• Clinicians can now easily conduct impromptu consults with their cohorts via voice, text and video.

Workflow improvements begin immediately and keep growing as your clinicians find new ways to use their smartphones and mobility software.

Clinical Improvements

We are big proponents of measurable results and one of our client hospitals recently shared with us some outstanding clinical improvements. This particular hospital was looking to measure the clinical impact of their new Mobile Heartbeat deployment and they found the following as a direct result of deploying smartphones with our software:

  • The time from a patient’s stroke event to a CT scan decreased by 9 minutes per patient due to improved communication and coordination.
  • The average “time to treat” in the Emergency Department decreased by 6 minutes per patient.

Measuring both clinical impact and throughput resulted in impressive improvements.

Information Technology Impact

How busy is your hospital Help Desk? Make sure you measure your support calls before and after-a smartphone deployment. You will find that easy-to-use clinical communications software will reduce your clinicians’ dependence on complex Workstations on Wheels (WOWS). Their familiarity with smartphone software will result in fewer support calls and less user frustration.

Financial Impact

Increasing revenue or decreasing costs can create a positive financial impact, but what if your smartphone deployment can accomplish both?

  • One hospital that deployed our Consumables Billing Module in their extensive Emergency Department is now capturing 5,500 consumable items per month and attributing these items to the appropriate patient’s billing record via the smartphone.
  • Our clients’ HCAHP scores have increased immediately after their Mobile Heartbeat deployment. One facility went from missing their HCAHP goals to becoming the top ranked hospital in their entire chain.
  • Critical lab results can be “pushed” to each patient’s care team. This means less “time to treat” (see the ED example above) and results in a leaner, more cost-effective hospital.

Measuring financial impact – both revenue and costs – is critical in your clinical communications decision.

Summary

With all of the above areas for measurement, where should I focus? Our advice is to start with the goals most important to your facility. You can add-on the other impact areas later. But one big piece of advice from experience: don’t try to boil the ocean by measuring everything. Just make sure that you get a baseline before you deploy a mobility solution and then compare this with your post-deployment data. We’re confident that you will see some excellent improvements.

Looking at the future of smartphone use

When I am not traveling, I start my day by riding my mountain bike, and I hit a pathway  used by the local high school kids as they are walking to school. They are on both sides of a narrow, paved bi-directional path with  a white line dividing the lanes (like the freeway, but without the gridlock traffic I experience in Southern California on any given day. Including weekends. But that’s another rant).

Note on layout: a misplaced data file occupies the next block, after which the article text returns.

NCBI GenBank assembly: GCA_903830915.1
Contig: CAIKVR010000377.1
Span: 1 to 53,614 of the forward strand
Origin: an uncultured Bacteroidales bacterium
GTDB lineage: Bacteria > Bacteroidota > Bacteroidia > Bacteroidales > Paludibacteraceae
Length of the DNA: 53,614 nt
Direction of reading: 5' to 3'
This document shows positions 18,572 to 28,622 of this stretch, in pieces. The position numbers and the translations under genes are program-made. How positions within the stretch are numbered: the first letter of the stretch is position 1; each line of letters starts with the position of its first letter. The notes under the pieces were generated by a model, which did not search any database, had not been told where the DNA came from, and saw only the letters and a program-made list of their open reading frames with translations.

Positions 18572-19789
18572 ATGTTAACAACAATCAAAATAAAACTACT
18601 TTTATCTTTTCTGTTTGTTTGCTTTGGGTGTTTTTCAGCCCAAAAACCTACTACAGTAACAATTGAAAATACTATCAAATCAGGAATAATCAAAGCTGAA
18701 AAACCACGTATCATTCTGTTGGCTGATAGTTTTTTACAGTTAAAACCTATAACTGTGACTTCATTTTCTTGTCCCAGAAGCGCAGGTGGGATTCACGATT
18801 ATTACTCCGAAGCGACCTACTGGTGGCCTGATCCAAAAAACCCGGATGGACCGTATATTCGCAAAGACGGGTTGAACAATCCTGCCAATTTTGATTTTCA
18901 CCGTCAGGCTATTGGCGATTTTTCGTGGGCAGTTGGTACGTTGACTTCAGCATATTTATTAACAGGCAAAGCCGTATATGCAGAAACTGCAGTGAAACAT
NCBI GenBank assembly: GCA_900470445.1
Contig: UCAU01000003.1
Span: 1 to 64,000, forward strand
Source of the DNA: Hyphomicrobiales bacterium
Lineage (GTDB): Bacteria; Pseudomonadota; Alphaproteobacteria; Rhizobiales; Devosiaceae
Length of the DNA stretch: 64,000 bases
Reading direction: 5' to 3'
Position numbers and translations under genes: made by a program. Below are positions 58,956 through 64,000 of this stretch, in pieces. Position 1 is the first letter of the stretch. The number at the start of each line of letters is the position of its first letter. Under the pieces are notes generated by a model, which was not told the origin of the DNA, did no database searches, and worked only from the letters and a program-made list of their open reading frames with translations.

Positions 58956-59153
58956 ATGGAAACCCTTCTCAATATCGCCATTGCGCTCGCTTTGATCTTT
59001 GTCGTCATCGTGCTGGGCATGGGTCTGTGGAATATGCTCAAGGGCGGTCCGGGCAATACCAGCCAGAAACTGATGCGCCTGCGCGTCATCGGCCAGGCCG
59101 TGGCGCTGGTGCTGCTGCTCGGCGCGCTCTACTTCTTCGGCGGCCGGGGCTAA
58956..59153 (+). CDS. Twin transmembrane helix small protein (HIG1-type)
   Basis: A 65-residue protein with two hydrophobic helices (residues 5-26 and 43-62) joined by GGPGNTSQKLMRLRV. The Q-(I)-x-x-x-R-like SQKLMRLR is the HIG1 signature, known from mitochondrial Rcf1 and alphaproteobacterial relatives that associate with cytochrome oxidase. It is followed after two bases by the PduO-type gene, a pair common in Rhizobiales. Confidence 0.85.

I spend most of my ride slowing and warning the students that I’m coming, with a calm (but urgent) shout of “RIDER!” as I approach. Not because they’re engrossed in conversation (even though they are literally elbow-to-elbow with their peers, in clumps, like random grapes on a vine in late summer), but because they are head-down, oblivious, tapping and staring at their smartphones – communicating with people, Facebook, Twitter, Instagram, flickr (hopefully not Ashley Madison) and any number of other sites popular these days. Interestingly enough, a REALLY great conversation is probably available with the guy or girl immediately to their right or left, but apparently that idea hasn’t occurred to any of them.

Seriously, according to a 2015 Pew Research Center report, 88% of U.S. teens have access to a smartphone, and 91% of U.S. teens go on the Internet via a mobile device. 92% of U.S. teens go online daily, and 91% of U.S. teen cell owners use text messaging with an average of 30 texts per day.

Why, in our industry, are the actions of a bunch of High School kids important? Because THEY are the future of the work force. THEY will be the doctors and nurses walking the halls of your hospital, expecting the same level of immediate communication they have grown up with. THEY are the decision-makers consuming data faster than prior generations thought possible, and THEY are the ones expecting data to be there (without excuses) when they want to consume it.

We already see this trend in healthcare – physicians, nurses, technicians, and other clinicians use their personal devices for unsecured, non HIPAA-compliant text messaging. And they are becoming the predominant means of communication because they’re fast, easy, and you don’t have to stop what you are doing to communicate. This trend will grow exponentially over the next decade.

Secure HIPAA-compliant text messaging is one feature of a complete Unified Clinical Communication platform running on smartphones that will eventually become the standard for modern healthcare providers. THAT’S what is needed in our healthcare workforce today.

Otherwise, we are just weaving around them,  with a calm (but urgent) shout, “RIDER!”